When AOL absorbed Microsoft’s Display Business, along with 1,200 of its employees, an Ad exchanger article took a look at Microsoft’s place in the advertising landscape.

While some were quick to point out that an infusion of Microsoft inventory doesn’t suddenly make AOL competitive with Google or Facebook in display, others see value in its quality.

Firstly, there’s the brand. MSN, as pointed out by Dstillery’s VP of Media Operations Alec Greenberg, is a “good, trusted news source”, performing about as well as other large news sites like CNN. Microsoft’s inventory was consistently clean. It’s not fraudulent- Microsoft’s legacy as an Internet technology company incentivised it to ensure quality inventory.

Skype also benefits from a captured audience. Outlook, as an email program, benefits from consistent user login patterns.

There’s also the possibility that Verizon, who acquired AOL earlier this year, may incorporate and infuse their data into AOL and Microsoft’s inventory.

What it means for the industry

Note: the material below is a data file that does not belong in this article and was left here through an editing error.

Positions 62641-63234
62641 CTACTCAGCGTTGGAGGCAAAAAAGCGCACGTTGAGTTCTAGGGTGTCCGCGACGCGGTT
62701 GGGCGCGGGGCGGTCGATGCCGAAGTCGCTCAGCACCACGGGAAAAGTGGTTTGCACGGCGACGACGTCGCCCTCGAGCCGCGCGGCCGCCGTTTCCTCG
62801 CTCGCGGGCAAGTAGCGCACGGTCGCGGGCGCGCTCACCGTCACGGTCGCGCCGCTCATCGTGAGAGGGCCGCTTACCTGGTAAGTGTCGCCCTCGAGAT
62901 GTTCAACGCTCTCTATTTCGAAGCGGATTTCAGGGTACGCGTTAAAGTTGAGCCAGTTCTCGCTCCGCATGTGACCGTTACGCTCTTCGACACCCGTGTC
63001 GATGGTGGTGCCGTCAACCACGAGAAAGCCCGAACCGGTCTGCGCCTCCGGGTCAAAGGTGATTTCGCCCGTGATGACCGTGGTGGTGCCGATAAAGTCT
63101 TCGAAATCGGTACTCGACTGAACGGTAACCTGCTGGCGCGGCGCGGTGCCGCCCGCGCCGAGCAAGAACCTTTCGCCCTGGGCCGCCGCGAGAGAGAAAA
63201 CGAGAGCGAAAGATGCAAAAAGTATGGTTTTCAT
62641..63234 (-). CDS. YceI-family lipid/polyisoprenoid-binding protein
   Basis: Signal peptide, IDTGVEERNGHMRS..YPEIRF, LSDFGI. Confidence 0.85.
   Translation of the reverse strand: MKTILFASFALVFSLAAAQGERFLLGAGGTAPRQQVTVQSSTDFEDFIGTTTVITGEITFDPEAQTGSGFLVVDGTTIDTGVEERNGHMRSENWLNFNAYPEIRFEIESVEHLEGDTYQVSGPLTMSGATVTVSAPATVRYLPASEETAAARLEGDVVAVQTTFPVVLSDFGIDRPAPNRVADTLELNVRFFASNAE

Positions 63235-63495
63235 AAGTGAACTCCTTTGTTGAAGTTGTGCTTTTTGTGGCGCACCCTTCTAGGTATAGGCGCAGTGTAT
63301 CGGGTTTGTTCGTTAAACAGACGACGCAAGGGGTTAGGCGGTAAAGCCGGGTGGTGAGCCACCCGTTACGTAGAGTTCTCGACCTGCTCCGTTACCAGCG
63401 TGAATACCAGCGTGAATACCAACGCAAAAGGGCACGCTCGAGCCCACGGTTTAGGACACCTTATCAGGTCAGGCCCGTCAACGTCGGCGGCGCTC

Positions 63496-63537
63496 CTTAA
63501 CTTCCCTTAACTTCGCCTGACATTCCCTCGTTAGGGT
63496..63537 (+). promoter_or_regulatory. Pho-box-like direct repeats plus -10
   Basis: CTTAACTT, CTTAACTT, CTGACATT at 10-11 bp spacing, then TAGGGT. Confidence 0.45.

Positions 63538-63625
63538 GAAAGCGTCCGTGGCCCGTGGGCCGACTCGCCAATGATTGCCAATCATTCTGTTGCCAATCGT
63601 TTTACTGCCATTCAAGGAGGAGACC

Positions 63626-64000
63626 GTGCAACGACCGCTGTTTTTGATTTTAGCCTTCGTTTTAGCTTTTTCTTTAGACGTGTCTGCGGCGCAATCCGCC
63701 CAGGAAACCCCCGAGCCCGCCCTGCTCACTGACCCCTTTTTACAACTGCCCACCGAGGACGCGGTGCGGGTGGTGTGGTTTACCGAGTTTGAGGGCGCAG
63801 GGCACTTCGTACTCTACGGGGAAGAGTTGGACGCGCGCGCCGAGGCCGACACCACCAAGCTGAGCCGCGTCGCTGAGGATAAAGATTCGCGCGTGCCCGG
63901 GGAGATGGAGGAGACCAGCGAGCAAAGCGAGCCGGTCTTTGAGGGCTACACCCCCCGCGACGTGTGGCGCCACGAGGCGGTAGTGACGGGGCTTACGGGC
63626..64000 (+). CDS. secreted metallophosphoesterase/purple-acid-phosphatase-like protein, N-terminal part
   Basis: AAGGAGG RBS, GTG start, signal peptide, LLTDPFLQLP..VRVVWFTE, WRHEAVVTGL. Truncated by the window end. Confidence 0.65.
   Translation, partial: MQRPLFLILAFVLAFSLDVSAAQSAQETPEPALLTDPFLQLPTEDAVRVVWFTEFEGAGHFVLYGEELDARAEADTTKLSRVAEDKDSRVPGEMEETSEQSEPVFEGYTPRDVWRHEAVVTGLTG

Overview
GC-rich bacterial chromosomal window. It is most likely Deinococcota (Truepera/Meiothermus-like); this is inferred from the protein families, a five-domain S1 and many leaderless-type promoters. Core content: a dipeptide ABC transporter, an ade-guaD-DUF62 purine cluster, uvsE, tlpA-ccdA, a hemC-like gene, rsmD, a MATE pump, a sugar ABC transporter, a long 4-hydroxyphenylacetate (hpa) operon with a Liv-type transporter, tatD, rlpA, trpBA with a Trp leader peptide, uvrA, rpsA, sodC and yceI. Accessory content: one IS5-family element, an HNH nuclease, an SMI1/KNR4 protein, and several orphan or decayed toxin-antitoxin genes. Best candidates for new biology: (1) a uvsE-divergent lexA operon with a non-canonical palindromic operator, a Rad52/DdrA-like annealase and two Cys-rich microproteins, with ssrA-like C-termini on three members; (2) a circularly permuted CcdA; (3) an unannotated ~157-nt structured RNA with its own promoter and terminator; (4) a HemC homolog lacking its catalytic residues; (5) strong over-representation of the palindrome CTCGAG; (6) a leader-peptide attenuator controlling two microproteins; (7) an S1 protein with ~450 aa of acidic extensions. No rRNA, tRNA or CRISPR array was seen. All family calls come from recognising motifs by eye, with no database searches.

“The acquisition of AOL by Verizon and the announcement of the Microsoft deal are potentially transformative for AOL. They now have significant volume in both display and video and the ability to sell both programmatically. However, there is no obvious coherence between the combined assets and there seems to be no special focus on mobile, the fastest growing consumption state. Competitively, we see limited short term impact on Facebook and Google but further challenges to Yahoo which, like Microsoft and AOL, have struggled mightily in recent years. One factor, as yet unknown, is what the new enterprise will be able to do to challenge and compete with others in respect of user and device level targeting. “

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